Apple TV finally supports 7.1 surround, and iTunes content is starting to go 7.1. Sonos not already being there with support is irksome. Many mainstream customers may not care, but given the cost, flexibility of the system, and how many enthusiasts like both Sonos and higher speaker numbers, it feels like a major missing feature.
Sonos Controller app
Once the Playbar is plugged in, your download the Sonos Controller app to your iPhone and/or iPad, and that's where the magic starts. It's easy to use the Sonos app, and as you follow along, it'll help you set up the entire system, disable your TV sound, and even map the volume control on your TV remote to the Sonos system. I mapped my Apple TV Siri Remote. So great!
By itself, the Playbar handles HiFi stereo and sounds good. When you start expanding the setup, however, it sounds great. That's where the new Play:1 or the Play:3 speakers come in. Independently, they're excellent ways to bring music to any room in your house, paired together, and with the Playbar, and they become something more — surround sound.
Play:1... or Play:3
The standard Sonos home theater package uses Play:1 speakers, but you can also use the bigger Play:3. The Play:1 is less expensive and less powerful, the Play:3 more expensive but better able to fill a larger room. Both work brilliantly. The Play:1 has a custom-designed 3.5-inch woofer and tweeter, each with a dedicated amplifier. The Play:3 has a bass radiator, two mid-range drivers, and a tweeter, and again, dedicated amplifiers for each. Since my living room is large, I went with the Play:3.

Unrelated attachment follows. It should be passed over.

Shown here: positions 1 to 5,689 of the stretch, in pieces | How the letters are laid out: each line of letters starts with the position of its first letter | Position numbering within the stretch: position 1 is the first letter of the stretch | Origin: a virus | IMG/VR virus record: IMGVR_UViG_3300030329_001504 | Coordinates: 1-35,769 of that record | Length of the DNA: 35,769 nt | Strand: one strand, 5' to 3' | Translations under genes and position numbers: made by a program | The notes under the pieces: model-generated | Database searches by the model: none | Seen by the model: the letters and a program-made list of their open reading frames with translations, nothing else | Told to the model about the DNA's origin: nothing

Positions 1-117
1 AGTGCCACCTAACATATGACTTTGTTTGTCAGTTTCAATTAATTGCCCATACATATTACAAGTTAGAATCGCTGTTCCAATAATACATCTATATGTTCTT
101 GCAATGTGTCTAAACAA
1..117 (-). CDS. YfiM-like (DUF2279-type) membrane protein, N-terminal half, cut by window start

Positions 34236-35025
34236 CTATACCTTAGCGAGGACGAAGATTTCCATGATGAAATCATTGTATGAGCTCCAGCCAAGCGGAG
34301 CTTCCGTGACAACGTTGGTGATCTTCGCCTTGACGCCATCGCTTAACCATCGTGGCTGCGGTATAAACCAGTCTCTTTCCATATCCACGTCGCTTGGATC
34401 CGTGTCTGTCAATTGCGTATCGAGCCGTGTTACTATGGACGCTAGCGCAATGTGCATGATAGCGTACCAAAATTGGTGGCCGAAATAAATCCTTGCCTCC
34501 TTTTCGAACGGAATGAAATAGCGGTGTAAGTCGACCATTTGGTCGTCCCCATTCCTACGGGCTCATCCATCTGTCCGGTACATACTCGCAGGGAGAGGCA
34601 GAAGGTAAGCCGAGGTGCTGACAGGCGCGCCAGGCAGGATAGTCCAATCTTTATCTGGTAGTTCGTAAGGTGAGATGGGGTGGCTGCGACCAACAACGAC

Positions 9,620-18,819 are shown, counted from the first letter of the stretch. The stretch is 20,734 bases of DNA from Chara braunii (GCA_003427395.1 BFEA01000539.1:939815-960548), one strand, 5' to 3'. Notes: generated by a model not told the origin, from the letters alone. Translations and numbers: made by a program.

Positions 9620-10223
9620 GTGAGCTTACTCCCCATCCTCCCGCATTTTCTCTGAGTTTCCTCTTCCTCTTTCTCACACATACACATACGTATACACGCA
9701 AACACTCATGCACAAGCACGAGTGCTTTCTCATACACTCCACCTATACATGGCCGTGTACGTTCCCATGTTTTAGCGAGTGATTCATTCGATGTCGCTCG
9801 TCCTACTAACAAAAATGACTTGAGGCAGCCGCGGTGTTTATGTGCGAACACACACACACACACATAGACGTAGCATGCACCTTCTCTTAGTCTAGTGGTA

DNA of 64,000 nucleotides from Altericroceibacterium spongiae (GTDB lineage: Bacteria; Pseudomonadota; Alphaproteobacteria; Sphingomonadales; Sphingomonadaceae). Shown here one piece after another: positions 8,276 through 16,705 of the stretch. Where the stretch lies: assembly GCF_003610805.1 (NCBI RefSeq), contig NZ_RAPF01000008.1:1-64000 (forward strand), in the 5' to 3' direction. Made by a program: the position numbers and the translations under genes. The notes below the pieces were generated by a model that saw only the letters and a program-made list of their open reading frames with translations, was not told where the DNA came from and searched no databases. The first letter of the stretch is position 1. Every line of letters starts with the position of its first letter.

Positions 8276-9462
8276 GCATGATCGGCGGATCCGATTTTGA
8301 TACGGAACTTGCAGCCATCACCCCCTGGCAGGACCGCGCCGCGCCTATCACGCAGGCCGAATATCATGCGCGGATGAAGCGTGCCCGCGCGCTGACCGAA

To bring the surround speakers into the system, you simply fire up the Sonos app again, detect the additional components, give a rough estimate of their distance as close or far from the primary listening location, and you're immediately good to go.
If you want to take things a step further and go full-on 5.1 surround, you can add a Sonos Sub as well. The Sub has two force-cancelling speakers and two class-D amplifiers, and that's more than enough to send Kaiju/Jaeger-sized tremors across your floor and up your spine. Again, just plug it in, launch the Sonos app, and it gets added to the setup.